Rebellion and Repression on the Arabian Peninsula
Fred Lawson, Mills College
Published: Monday, May 14, 2012
Spectacular mass movements have emerged in Bahrain and Yemen to challenge the political order on the Arabian Peninsula. What background conditions—political, economic, religious and ideological—lay behind these protests? How have they evolved, and what has limited their success? To what extent have ethnic/tribal and confessional divisions shaped these struggles, and the responses to them by the ruling elites? The Saudi regime has moved time and again to defend the status quo in the Gulf. How should we understand that regime’s socio-political character and its interests, domestically and internationally? What part has been played by the United States? What has been the place of oil? These are some of the fundamental issues that our presenters will address in assessing the development and likely future of these centrally important revolutions.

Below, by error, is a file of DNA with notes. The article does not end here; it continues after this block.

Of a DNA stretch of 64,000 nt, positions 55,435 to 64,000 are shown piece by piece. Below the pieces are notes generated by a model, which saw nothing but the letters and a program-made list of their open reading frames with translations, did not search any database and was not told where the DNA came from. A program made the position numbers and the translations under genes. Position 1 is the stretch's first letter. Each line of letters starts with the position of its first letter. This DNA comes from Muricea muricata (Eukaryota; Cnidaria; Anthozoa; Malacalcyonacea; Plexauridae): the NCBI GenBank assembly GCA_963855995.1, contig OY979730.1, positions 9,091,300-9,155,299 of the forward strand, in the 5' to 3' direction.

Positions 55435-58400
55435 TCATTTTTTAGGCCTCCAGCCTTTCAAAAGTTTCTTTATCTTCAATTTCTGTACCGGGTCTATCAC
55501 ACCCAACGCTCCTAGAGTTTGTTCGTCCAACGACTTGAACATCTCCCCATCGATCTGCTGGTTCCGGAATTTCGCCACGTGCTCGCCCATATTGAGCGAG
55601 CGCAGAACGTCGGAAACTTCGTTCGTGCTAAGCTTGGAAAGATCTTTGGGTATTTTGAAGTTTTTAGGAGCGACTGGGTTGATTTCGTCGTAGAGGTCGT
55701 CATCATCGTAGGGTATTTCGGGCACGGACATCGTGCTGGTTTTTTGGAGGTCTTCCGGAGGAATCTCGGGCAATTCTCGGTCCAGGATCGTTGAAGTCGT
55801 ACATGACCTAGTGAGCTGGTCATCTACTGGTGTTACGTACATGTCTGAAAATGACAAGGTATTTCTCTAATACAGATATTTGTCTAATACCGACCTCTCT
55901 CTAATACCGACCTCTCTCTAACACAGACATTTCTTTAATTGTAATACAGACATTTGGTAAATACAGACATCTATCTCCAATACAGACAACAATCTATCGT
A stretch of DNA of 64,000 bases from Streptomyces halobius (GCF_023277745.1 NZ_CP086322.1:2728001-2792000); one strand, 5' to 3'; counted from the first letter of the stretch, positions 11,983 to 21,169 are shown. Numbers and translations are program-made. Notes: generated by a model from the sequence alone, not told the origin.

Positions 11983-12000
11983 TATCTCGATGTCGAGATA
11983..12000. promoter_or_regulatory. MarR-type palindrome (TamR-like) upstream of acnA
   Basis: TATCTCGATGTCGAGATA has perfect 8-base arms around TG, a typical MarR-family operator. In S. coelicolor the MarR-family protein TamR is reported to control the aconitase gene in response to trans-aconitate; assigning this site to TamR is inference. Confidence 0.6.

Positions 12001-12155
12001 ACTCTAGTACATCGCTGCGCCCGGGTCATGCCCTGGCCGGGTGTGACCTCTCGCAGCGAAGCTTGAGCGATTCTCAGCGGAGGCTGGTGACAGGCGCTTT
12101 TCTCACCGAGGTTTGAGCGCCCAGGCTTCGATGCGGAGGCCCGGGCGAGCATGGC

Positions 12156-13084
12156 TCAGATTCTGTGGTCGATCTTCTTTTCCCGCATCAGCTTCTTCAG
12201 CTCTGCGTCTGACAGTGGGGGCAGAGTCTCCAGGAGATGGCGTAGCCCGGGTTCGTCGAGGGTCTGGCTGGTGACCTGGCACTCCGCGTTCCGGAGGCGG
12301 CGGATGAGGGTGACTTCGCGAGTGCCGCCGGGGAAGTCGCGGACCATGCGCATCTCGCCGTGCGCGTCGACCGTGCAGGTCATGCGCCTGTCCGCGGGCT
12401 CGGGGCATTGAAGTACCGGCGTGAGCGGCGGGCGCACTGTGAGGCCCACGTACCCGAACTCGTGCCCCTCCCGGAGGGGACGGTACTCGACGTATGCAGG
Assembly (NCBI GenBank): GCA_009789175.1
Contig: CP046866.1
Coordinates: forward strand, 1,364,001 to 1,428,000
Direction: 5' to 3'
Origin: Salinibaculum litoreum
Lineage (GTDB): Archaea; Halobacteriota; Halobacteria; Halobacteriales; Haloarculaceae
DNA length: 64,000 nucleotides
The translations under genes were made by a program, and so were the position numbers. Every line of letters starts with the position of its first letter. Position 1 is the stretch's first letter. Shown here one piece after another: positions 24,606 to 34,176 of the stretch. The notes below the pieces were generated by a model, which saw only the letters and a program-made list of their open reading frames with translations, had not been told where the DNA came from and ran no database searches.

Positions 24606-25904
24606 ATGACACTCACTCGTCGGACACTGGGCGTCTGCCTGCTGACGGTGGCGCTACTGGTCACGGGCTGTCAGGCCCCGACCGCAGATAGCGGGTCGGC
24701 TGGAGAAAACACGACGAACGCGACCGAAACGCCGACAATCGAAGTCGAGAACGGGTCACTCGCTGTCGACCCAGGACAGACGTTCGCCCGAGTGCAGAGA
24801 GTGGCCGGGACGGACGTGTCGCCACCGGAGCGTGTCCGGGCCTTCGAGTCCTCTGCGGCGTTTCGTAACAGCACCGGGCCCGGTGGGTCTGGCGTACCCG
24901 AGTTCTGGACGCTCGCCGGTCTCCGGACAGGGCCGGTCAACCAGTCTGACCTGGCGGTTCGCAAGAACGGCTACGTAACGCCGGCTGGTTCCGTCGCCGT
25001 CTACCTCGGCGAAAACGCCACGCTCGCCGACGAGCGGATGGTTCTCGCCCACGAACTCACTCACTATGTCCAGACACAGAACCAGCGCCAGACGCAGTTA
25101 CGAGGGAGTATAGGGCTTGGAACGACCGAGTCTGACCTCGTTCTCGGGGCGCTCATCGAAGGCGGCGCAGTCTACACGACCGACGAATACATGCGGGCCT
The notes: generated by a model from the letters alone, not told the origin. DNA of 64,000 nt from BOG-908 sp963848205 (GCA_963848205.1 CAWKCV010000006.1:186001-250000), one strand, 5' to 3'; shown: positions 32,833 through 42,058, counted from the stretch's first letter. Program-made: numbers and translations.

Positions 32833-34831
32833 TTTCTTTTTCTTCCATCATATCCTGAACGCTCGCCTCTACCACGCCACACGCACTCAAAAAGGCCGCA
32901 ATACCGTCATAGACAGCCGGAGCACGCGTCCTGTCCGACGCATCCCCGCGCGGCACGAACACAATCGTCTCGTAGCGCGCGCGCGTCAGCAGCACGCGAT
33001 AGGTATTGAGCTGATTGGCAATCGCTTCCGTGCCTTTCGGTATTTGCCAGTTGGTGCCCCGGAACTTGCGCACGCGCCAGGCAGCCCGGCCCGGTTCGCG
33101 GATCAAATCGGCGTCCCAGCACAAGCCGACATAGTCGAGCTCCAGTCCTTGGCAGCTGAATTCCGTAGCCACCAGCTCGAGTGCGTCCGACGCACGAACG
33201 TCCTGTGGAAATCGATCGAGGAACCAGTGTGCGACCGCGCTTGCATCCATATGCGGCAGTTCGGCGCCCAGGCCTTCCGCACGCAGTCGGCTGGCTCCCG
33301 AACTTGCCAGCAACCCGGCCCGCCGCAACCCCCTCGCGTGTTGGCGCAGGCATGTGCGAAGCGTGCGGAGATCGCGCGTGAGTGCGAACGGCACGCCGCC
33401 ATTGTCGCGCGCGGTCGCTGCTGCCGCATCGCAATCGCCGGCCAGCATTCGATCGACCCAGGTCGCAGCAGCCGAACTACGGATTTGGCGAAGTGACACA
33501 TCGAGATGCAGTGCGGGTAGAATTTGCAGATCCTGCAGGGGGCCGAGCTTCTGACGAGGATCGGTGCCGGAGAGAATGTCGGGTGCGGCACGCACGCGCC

Fred Lawson is the chair of the Department of Government at Mills College. He is the author, among other works, of Constructing International Relations in the Arab World (2006) and Bahrain: Modernization of Autocracy (1